The framework set out in the Pickering and Garcetti cases leaves something of a hole in the law. An employee’s speech outside the scope of his job duties is generally protected by the First Amendment. But does that mean that any employee is free to advocate his political views so long as it’s done “off the clock”? A line of highly divisive and hotly argued cases stretching back to 1976 says no.
In Elrod v. Burns, a newly elected Democratic sheriff sought to discharge a number of Republican-appointed employees. The employees sued, and the Supreme Court overturned their discharge. Although some members of the Court would have overturned any such form of patronage, the rule that emerged from a highly fractured Court was that political patronage is unconstitutional when applied to “nonconfidential” and “nonpolicymaking” employees. Your run-of-the-mill civil servants can’t be fired for being affiliated with the “wrong” political party whenever a changing of the guard takes place.
But that formula has been softened in recent years by acknowledgment that not all “confidential” and “policymaking” jobs are sufficiently political to make them beyond the reach of the Elrod decision. The Court has since held that “if an employee’s private political beliefs would interfere with the discharge of his public duties, his First Amendment rights may be required to yield to the State’s vital interest in maintaining governmental effectiveness and efficiency.” Those principles also apply when the job action in question is a promotion, transfer, recall from layoff, or new hire.
Simply being a manager or supervisor isn’t necessarily enough to make an employee a policymaker. The job must be one in which the incumbent authorizes meaningful input into decision making, either directly or indirectly, on issues in which there is room for principled disagreement on goals or their implementation.
Hatch Act levels the playing field
Since 1939, the Hatch Act has prevented civil servants from engaging in certain forms of partisan political activity. It applies not only to employees of the federal government but also to employees of state or local governments who work in connection with programs financed in whole or in part by federal loans or grants. For example, local government employees who administer programs involving public health, public welfare, housing, urban renewal and area redevelopment, employment security, labor and industry training, public works, conservation, agricultural, civil defense, transportation, antipoverty, and law enforcement programs might be covered by the law.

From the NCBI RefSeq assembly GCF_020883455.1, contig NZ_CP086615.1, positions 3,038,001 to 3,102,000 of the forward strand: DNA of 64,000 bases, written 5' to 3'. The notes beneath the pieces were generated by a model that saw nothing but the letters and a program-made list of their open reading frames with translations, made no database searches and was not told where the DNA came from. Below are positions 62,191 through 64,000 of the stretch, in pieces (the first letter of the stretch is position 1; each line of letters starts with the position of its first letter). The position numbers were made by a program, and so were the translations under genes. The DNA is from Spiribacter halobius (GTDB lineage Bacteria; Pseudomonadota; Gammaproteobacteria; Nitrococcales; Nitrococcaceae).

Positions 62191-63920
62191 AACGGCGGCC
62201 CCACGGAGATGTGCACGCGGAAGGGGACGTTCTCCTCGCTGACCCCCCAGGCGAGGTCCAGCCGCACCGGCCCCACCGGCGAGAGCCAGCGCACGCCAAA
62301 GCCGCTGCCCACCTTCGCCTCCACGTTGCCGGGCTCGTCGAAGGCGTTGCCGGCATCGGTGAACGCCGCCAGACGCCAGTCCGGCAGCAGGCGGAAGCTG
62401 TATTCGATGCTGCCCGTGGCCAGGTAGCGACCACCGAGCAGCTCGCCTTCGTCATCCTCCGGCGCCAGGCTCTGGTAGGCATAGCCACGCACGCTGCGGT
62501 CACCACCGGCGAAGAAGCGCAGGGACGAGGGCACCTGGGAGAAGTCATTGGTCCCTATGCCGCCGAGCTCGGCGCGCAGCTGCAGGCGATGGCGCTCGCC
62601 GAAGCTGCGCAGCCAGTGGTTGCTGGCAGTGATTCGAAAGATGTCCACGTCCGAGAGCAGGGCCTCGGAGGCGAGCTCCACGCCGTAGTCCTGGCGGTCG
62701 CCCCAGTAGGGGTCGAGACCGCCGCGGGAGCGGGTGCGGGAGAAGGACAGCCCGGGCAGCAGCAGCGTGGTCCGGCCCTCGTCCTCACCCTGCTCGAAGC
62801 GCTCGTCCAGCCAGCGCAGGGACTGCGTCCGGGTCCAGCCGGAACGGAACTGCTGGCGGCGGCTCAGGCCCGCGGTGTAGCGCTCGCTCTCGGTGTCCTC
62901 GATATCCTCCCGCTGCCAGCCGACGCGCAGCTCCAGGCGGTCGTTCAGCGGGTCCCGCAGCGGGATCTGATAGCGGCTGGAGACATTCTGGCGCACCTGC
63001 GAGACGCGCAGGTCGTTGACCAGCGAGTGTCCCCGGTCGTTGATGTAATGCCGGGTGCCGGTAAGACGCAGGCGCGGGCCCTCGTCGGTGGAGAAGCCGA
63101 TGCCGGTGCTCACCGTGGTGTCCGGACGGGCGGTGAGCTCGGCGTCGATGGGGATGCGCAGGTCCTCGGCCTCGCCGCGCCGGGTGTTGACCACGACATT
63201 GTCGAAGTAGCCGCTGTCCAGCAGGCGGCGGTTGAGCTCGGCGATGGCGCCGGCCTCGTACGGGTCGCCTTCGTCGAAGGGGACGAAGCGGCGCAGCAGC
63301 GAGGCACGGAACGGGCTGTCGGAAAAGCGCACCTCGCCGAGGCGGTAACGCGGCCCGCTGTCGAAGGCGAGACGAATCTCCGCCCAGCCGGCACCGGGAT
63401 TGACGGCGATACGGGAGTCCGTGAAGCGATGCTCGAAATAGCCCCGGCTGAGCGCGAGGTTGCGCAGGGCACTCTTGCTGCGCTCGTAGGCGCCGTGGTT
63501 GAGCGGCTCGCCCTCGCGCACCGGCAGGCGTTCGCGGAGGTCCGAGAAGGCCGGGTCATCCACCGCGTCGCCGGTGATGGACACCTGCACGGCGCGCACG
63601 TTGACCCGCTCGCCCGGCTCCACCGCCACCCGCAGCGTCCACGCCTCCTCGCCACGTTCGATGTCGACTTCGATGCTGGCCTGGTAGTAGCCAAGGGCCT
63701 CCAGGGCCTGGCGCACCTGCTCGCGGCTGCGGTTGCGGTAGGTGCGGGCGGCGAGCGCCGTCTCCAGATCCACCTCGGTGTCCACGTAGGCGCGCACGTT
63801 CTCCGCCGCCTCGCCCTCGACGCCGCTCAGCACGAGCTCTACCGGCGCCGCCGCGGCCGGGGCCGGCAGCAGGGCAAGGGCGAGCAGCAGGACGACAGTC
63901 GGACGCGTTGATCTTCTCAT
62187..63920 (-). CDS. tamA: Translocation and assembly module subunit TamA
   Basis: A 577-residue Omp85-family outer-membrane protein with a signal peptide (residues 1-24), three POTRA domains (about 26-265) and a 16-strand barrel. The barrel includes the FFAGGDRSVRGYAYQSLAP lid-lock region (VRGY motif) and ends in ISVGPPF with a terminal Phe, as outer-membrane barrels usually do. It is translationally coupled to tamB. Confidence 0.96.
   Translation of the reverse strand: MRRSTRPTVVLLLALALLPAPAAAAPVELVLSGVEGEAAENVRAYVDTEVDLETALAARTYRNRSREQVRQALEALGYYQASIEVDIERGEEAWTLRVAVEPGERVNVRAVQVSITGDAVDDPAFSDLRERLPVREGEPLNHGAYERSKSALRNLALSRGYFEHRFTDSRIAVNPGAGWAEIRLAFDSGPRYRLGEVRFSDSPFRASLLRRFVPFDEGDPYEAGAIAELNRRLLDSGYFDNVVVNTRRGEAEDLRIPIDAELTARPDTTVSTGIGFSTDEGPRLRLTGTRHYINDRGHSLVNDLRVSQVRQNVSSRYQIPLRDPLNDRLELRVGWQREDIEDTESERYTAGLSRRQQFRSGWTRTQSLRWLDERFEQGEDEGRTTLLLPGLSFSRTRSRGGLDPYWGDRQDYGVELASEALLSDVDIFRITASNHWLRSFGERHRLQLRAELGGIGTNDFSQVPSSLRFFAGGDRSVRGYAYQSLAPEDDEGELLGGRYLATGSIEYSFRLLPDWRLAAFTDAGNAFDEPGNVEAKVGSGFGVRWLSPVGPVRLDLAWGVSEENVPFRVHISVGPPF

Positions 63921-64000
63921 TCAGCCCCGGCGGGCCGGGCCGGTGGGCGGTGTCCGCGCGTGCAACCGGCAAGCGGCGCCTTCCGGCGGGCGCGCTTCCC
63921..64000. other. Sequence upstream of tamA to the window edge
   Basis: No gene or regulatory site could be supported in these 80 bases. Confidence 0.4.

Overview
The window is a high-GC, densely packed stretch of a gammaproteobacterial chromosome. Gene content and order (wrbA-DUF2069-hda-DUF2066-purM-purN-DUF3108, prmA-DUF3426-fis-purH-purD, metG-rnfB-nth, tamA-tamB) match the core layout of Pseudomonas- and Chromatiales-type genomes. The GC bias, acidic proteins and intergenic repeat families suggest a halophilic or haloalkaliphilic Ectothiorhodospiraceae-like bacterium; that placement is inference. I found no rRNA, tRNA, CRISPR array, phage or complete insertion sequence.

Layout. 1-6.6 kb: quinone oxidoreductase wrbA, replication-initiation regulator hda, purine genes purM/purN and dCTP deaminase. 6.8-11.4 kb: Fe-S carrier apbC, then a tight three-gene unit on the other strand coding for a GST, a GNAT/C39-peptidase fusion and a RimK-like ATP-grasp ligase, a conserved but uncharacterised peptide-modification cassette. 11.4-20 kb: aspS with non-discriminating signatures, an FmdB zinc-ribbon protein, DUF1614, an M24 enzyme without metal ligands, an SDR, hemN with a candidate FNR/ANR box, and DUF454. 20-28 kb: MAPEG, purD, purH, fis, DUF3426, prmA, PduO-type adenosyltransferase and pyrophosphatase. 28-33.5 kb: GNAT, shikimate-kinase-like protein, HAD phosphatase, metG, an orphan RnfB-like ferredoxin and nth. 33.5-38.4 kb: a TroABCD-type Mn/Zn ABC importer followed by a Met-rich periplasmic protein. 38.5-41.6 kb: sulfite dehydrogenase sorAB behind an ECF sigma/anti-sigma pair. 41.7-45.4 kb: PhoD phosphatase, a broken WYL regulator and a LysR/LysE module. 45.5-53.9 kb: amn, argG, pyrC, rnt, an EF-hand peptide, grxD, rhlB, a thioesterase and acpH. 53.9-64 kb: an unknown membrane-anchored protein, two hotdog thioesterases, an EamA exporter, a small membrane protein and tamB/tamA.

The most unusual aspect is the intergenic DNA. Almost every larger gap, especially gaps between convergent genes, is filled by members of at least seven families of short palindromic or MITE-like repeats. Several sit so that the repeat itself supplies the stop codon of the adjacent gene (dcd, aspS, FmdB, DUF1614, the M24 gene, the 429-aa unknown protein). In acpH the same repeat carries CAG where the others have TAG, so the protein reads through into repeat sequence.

State employees who are covered by the Act may participate in activities such as:
Becoming a candidate for public office in a nonpartisan election;
Campaigning for and holding elective office in political clubs and organizations;
Actively campaigning for candidates for public office in partisan and nonpartisan elections; and
Contributing money to political organizations or attending political fundraising functions.
The Act prohibits covered state employees from activities such as:
Becoming a candidate for public office in a partisan election;
Using official authority or influence to interfere with or affect the results of an election or a nomination for office; and
Directly or indirectly coercing contributions from subordinates in support of a political party or candidate.
As the political rhetoric heats up this summer, take a few minutes to review how you will handle political activity by employees both on and off the job. A uniform policy that’s consistently enforced will provide a predictable environment for your employees and might help prevent aggravation for all parties when spirits are running high.